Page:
Biohistory Flashcards Preview

Forensic Genetics and Medicine > Biohistory > Flashcards

Flashcards in Biohistory Deck (29)

Which techniques have a slow speed of analyis and a high power of discrimination?

  • RFLP mutli locus probes
  • RFLP single locus probes


Solutions for mixtures


  • Y-chromosome STRs
  • Y-chromosome SNPs


NGS promises the simultaneous analysis of:

  • whole exomes
  • complete genomes
  • whole transcriptomes
  • whole methylomes
  • many selected targets


Handling inhibition in bones

  • removal during extraction
    • silica or BTA purification is efficient
    • additional clean up by Microcon etc if needed
  • counteract in PCR
    • addition of BSA
    • extra enzyme
    • choosing a different enzyme
    • dilution of samples
  • inhibitors can be monitored by real-time PCR


What is the most common mtDNA haplogroup in Europeans?

H (40-50%)


Decoding procedure

  • e.g. cash in transit case
  • sequence send to UK
  • decoded in UK
  • code connected to batch in belgium
  • Belgium provides information about who got the cash


What is the use of forensic DNA testing in forensic cases?

  • analyse evidence samples at a crime scene
  • exonerate innocently accused or convicted
  • match traces with DNA profiles in database with convicted/suspects


How can DNA damage be repaired?

With UNG treatment
UNG: Uracil N-glycosylase

At high degree of damage, positions with C/T mixtures seen in mtDNA sequence analysis

  • C--> T changes via U, introduced by deamination
  • UNG treatment can reduce the number of damaged molecules reducing the C/T mixtures
  • UNG removes deaminated C-residues


How is mtDNA assigned into haplogroups?

Defined by certain SNPS in the hypervariabe and coding region


Name reasons why analysis of skeletal remains may be very challenging

  • low template amounts
  • highly degraded DNA
  • damaged DNA
  • contaminated
  • precious samples - limited availability

--> optimal protocol for all steps is thus highly important


Strategies to overcome inhibition

  • counteract inhibitors
    • dilution of the DNA extract
    • addition of BSA or betaine
    • addition of extra enzyme
    • use of an inhibitor resistant enzyme
    • performing a more efficient removal through the extraction procedure
    • making sure that EDA is removed
  • inhibitors are smaller molecules than DNA --> filter
  • inhibitors may bind to dsDNA --> denature by NaOH treatment


Which techniques are fast in analysis, but have a low power of discrimination?

  • poly marker
  • D1S80 single STR
  • DQalpha
  • ABO blood groups


Can solvents, ageing, bleaching or UV radiation wash-out DNA tags ?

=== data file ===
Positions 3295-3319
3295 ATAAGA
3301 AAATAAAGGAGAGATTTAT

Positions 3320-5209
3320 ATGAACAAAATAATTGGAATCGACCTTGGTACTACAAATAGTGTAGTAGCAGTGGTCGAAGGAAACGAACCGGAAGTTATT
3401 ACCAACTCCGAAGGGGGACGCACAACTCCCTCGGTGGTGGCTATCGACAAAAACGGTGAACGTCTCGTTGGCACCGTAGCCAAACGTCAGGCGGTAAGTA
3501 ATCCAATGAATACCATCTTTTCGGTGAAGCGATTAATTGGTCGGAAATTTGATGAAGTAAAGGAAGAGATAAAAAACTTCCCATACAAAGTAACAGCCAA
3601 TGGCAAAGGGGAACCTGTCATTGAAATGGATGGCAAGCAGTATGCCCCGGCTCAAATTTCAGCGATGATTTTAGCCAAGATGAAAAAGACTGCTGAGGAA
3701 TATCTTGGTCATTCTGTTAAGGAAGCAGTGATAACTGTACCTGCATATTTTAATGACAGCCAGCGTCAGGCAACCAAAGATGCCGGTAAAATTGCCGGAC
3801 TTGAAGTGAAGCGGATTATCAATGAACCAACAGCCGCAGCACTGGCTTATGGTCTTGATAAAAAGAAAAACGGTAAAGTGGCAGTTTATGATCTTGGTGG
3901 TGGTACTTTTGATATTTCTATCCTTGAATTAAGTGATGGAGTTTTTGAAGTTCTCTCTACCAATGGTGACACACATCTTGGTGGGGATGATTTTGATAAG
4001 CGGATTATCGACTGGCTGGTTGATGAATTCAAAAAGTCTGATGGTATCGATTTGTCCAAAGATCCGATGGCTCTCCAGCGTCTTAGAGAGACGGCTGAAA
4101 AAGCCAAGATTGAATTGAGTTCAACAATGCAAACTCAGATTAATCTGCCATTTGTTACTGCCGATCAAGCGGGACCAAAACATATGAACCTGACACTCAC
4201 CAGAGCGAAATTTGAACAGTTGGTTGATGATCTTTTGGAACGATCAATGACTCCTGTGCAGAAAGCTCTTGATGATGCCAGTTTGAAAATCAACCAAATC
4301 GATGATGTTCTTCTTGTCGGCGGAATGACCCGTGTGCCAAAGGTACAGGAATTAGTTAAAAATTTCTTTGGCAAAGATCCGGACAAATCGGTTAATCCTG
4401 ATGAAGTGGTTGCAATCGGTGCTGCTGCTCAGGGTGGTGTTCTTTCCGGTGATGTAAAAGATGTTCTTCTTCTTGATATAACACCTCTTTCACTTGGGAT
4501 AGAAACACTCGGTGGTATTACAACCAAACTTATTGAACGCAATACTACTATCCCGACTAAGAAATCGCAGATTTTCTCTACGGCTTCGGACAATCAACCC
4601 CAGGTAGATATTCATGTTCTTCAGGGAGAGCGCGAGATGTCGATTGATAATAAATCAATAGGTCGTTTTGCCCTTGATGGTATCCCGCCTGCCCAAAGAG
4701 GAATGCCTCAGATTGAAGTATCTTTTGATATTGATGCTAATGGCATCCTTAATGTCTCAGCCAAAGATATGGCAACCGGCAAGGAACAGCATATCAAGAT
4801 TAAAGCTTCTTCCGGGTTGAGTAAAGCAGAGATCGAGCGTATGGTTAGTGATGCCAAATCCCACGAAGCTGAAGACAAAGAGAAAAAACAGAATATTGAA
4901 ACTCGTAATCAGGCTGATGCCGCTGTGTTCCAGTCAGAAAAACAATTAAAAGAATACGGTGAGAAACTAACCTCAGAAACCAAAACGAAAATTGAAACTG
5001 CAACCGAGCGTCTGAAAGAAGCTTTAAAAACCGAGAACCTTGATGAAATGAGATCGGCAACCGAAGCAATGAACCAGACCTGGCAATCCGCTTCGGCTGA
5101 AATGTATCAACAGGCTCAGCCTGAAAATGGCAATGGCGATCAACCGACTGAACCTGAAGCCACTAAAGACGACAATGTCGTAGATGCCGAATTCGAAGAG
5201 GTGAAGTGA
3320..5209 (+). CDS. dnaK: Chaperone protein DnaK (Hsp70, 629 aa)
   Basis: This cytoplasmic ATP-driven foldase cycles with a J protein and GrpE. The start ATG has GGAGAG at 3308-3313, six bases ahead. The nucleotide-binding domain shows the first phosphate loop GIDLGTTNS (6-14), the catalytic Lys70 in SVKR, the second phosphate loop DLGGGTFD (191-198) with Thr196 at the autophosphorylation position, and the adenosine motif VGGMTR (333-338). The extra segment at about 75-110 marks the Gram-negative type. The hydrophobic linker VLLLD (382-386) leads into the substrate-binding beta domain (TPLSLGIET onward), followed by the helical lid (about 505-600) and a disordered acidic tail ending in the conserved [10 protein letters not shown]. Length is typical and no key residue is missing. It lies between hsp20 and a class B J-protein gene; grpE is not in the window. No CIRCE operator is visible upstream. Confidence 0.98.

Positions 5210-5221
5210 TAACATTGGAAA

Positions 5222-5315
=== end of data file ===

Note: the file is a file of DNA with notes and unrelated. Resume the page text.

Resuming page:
Which techniques have a slow speed of analysis and a low power of discrimination?

  • mtDNA


Name some causes for DNA damage and degradation

Generally occurs with time, but may be facilitated by:

  • high humidity
  • high temperature
  • UV-radiation
  • chemicals
  • microorganisms


What affects DNA decay?

  • release of cellular enzymes
  • bacteria
  • free radicals


How many SNPs are predicted in the HIrisPlex and from how many genes? What does it predict with high accuracy?

  • 24 SNPs from 13 genes
  • red and black hair
  • blue and brown eyes


Which techniques have a fast speed of analyis and a high power of discrimination?

  • SNPs
  • mini STRs
  • multiplex STRs (highest power)


How does the DNA tagging system work?

One example (there are different systems)

  • unique signature between primer regions
  • billions of available codes - 20nt unique region wtih 4 possible variants in each position
  • totally invisible solution
  • tags are unknown to the user
  • the sequence of tags are easily read by pyrosequencing analysis


Which markers can be analysed with NGS?

  • STRs
  • SNPs
  • X- and Y-chromosome markers
  • the mt genome

at the same time in one shot!!


Name some famous persons where DNA analysis was used

  • Josef Mengele
  • The Romanovs and the missing children
  • Jesse James
  • The Evangelist Luke
  • Carin Göring
  • Kopernikus


Name causes of PRC inhibition

  • co-purified compounds in bones or from soil
    • humic compounds
    • chemically altered carbohydrates
    • heavy metals (iron, copper, cadmium and lead)
    • collagen and chondroitin
  • many other compounds/cheicals for other types of samples
    • heme, polysaccharides, proteinases, melanin


NGS analysis is suitable for

  • high quality samples
  • small amounts/degraded samples
  • mixed samples


Security marking with DNA - give examples of what can be DNA tagged

  • security ink for bank notes
  • label lega documents
  • label oil in order to detect spill
  • brand protection, e.g. clothes, perfume
  • poperty marking, e.g. jewelry, valuables
  • museum collection protection
  • personal protection


Describe the DNA analysis process of DNA labeled security ink

  1. Cut banknote to extract it in water
  2. simple extraction, washing
  3. PCR
  4. binding of ssDNA to magnetic beads
  5. pyrosequencing with cyclic dispensation


Give three examples for DNA damage/degradation

  • double strand breaks
  • oxidative damage
  • hydrolytic damage


Dilution may reduce the inhibitor concentration and increase DNA yield

Addition of BSA may increase DNA yield


Solutions for degraded DNA and small amounts of DNA

  • miniSTRs
  • SNPs - shorter fragments
  • mtDNA - more copies
  • real-time quantification


Which are the most susceptible bases for breakage of glycosidic base sugar bonds that lead to base loss and single stranded nicks at the basic site?

Guanine, followed by thymine